India coming out of its shell
India, which has steadily rose to power starting from 1990s onward, is even today a regional power within South Asia. No doubt, its economic standing has considerably grown at the global level in recent years, but it has failed to translate that into military-strategic might on the world stage. The country has been trying to address an array of domestic problems, including widespread poverty and population explosion, with limited success. This has drained much of its resources, which otherwise could have been put at disposal for expanding its sway outside of its national boundaries.
However, India under the prudent leadership of Prime Minister Narendra Modi, who heads a nationalist political party, i.e., Bharatiya Janata Party, is successfully making new business partnerships around the world, both with institutional investors and multinational private companies. Further, the country is trying to assert its military power within South Asia, as seen in the recent weeks-long standoff at Doklamwhere India prevailed over China. It is now slowly but cautiously trying to come out of its traditional role of a ‘silent spectator’ and deliberate upon issues of global concern, including rise of Islamic terrorism in near and far away areas from its territories.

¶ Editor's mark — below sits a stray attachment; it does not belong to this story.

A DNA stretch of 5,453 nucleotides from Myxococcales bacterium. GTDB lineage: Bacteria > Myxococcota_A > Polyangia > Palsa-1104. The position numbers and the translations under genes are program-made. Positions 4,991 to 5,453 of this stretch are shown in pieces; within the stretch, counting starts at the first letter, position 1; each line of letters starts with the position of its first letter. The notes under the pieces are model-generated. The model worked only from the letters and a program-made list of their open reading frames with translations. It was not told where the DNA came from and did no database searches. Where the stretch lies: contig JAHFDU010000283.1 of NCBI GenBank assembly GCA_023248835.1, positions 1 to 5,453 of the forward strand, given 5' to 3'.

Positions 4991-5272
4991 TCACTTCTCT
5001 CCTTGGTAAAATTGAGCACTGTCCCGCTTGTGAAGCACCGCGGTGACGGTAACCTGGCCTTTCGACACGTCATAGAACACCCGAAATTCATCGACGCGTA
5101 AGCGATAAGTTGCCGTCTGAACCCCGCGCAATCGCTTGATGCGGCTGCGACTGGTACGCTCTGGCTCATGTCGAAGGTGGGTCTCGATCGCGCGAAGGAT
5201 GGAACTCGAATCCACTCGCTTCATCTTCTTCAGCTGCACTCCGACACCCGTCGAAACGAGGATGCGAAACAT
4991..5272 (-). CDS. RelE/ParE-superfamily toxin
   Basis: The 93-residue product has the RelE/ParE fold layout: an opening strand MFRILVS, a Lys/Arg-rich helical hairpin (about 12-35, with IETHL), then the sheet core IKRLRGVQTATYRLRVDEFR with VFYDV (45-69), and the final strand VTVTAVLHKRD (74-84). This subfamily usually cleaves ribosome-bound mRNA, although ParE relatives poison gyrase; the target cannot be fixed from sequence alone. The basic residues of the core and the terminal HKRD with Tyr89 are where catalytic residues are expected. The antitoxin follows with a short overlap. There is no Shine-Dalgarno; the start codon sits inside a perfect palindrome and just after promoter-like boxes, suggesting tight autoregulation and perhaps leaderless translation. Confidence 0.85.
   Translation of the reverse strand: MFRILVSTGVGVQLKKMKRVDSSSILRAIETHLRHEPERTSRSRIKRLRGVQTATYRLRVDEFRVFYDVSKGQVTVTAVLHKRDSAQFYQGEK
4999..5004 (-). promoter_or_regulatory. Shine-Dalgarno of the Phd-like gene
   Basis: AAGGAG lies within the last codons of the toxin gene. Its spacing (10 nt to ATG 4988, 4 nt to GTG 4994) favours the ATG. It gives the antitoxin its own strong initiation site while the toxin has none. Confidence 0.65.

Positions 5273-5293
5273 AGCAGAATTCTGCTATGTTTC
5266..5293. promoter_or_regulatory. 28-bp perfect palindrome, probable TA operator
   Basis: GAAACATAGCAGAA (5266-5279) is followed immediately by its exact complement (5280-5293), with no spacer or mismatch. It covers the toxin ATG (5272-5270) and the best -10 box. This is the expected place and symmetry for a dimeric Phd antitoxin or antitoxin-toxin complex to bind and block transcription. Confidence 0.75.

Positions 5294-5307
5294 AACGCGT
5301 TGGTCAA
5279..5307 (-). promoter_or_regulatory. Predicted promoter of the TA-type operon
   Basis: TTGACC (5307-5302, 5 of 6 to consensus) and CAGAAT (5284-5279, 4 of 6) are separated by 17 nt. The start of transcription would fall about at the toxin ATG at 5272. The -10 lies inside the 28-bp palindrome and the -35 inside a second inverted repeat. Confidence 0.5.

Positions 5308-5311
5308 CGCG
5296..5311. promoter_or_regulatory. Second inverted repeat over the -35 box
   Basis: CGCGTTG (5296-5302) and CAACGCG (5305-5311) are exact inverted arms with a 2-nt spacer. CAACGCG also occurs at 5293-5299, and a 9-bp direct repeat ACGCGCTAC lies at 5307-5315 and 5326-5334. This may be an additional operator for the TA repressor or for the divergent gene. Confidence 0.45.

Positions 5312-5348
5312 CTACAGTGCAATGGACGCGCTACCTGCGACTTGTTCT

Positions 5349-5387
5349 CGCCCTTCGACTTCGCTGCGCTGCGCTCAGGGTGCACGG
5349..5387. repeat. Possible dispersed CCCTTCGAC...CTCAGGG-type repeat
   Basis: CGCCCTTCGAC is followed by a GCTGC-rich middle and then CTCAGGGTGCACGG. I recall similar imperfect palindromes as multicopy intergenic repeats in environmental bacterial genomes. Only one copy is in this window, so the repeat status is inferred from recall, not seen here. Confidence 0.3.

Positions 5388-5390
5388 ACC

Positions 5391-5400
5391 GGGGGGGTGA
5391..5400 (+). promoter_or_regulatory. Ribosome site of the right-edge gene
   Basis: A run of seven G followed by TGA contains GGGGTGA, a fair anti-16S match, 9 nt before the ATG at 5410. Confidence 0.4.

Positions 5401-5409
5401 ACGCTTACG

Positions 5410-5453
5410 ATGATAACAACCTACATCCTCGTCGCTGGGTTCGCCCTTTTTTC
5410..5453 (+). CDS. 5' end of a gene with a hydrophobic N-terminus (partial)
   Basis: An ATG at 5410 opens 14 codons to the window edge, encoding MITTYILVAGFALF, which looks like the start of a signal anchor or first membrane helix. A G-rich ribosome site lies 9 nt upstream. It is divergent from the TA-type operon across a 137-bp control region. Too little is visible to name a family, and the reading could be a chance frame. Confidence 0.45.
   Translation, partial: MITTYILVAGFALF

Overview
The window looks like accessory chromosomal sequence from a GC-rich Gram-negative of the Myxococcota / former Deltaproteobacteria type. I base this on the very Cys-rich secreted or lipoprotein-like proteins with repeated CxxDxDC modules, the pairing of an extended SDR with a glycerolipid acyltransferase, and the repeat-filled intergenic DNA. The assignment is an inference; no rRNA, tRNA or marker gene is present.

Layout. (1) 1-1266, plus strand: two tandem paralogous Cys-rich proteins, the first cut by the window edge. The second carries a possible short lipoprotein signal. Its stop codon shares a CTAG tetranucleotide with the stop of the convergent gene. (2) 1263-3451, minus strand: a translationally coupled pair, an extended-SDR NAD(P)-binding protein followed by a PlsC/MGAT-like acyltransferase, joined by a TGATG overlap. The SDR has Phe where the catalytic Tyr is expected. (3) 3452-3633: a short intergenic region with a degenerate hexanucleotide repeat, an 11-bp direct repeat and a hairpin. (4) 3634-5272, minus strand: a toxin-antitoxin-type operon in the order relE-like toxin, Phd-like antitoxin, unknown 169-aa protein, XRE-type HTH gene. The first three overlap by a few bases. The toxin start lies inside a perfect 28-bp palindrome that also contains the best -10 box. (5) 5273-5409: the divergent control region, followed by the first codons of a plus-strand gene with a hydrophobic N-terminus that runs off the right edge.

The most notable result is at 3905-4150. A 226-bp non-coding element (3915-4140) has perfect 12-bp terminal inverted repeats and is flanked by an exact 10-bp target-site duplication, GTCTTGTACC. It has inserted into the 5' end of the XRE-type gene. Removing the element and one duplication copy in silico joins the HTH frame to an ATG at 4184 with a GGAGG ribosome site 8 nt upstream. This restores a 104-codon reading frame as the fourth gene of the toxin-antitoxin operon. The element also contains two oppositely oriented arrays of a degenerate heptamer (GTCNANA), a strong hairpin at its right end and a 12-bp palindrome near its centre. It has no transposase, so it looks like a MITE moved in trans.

Proposed scheme for Russia-India reconciliation
Today challenger states, like China and Iran, and non-states, like Kurdistan Democratic Party (KDP) and its likes, are posing a mounting challenge to bring down the US’s global hegemony. Already we have a world order that is no more unipolar, rather truly multipolar. Hence, there is a growing need for Russia and India to adapt to this new reality to effectively tackle varying kinds of challenges, such as political re-alignment among nations, hyper-nationalism and religious fundamentalism.
Following few propositions are listed that both countries need to take up to rebuild their partnership in this emerging era of the Post-American World.
Indian policymakers need to come out of the Soviet hangover and understand that today’s Russia is greatly different, i.e., more practical with its foreign policy affairs, as compared to its predecessor state.
India needs to establish independent foreign policy engagements with post-Soviet countries, like Ukraine and Georgia, without any fear of injuring its relationship with Russia.
Russia needs to treat India as an equal and important strategic partner in Eurasia for the obvious reason that India’s stature as global power is steadfastly rising under current Modi government.
Russia and India need to expand their scope of their bi-lateral engagements beyond arms sale and purchase. They need to actively cooperate in new financial and services sectors, like banking, clean energy, start-ups, and so on.
Russia-India friendship has stood the test of time. However, at present both countries need to urgently reboot their relationship in order not to find themselves in opposite political camps.